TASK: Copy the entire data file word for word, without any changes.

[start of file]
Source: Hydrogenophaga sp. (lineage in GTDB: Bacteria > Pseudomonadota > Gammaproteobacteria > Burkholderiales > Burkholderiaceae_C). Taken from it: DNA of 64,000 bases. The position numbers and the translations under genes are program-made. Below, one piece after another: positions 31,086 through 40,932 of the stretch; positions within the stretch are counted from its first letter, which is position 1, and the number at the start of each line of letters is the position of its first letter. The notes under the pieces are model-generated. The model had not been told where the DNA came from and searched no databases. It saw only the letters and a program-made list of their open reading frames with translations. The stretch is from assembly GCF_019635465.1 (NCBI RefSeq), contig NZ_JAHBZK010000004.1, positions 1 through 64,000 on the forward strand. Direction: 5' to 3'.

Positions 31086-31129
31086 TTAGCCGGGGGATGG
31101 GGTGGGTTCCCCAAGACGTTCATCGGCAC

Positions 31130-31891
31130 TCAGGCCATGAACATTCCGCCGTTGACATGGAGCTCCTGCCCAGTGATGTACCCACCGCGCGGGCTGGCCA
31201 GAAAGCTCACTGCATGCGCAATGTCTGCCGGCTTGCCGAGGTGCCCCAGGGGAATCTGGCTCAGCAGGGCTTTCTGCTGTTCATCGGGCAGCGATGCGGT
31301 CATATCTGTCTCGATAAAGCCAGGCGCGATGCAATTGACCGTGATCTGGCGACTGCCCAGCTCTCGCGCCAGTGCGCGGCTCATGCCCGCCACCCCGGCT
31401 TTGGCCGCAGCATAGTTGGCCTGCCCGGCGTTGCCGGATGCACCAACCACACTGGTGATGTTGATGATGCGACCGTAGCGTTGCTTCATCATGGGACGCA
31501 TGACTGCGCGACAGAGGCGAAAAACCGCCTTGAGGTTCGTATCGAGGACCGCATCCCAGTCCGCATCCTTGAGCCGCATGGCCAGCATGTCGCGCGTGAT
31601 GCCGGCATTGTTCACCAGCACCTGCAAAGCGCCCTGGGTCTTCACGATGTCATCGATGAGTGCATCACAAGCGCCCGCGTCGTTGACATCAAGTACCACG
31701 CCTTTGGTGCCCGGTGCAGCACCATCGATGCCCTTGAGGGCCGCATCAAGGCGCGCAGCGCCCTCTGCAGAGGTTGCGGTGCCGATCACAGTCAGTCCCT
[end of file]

Source: Hydrogenophaga sp. (lineage in GTDB: Bacteria > Pseudomonadota > Gammaproteobacteria > Burkholderiales > Burkholderiaceae_C). Taken from it: DNA of 64,000 bases. The position numbers and the translations under genes are program-made. Below, one piece after another: positions 31,086 through 40,932 of the stretch; positions within the stretch are counted from its first letter, which is position 1, and the number at the start of each line of letters is the position of its first letter. The notes under the pieces are model-generated. The model had not been told where the DNA came from and searched no databases. It saw only the letters and a program-made list of their open reading frames with translations. The stretch is from assembly GCF_019635465.1 (NCBI RefSeq), contig NZ_JAHBZK010000004.1, positions 1 through 64,000 on the forward strand. Direction: 5' to 3'.

Positions 31086-31129
31086 TTAGCCGGGGGATGG
31101 GGTGGGTTCCCCAAGACGTTCATCGGCAC

Positions 31130-31891
31130 TCAGGCCATGAACATTCCGCCGTTGACATGGAGCTCCTGCCCAGTGATGTACCCACCGCGCGGGCTGGCCA
31201 GAAAGCTCACTGCATGCGCAATGTCTGCCGGCTTGCCGAGGTGCCCCAGGGGAATCTGGCTCAGCAGGGCTTTCTGCTGTTCATCGGGCAGCGATGCGGT
31301 CATATCTGTCTCGATAAAGCCAGGCGCGATGCAATTGACCGTGATCTGGCGACTGCCCAGCTCTCGCGCCAGTGCGCGGCTCATGCCCGCCACCCCGGCT
31401 TTGGCCGCAGCATAGTTGGCCTGCCCGGCGTTGCCGGATGCACCAACCACACTGGTGATGTTGATGATGCGACCGTAGCGTTGCTTCATCATGGGACGCA
31501 TGACTGCGCGACAGAGGCGAAAAACCGCCTTGAGGTTCGTATCGAGGACCGCATCCCAGTCCGCATCCTTGAGCCGCATGGCCAGCATGTCGCGCGTGAT
31601 GCCGGCATTGTTCACCAGCACCTGCAAAGCGCCCTGGGTCTTCACGATGTCATCGATGAGTGCATCACAAGCGCCCGCGTCGTTGACATCAAGTACCACG
31701 CCTTTGGTGCCCGGTGCAGCACCATCGATGCCCTTGAGGGCCGCATCAAGGCGCGCAGCGCCCTCTGCAGAGGTTGCGGTGCCGATCACAGTCAGTCCCT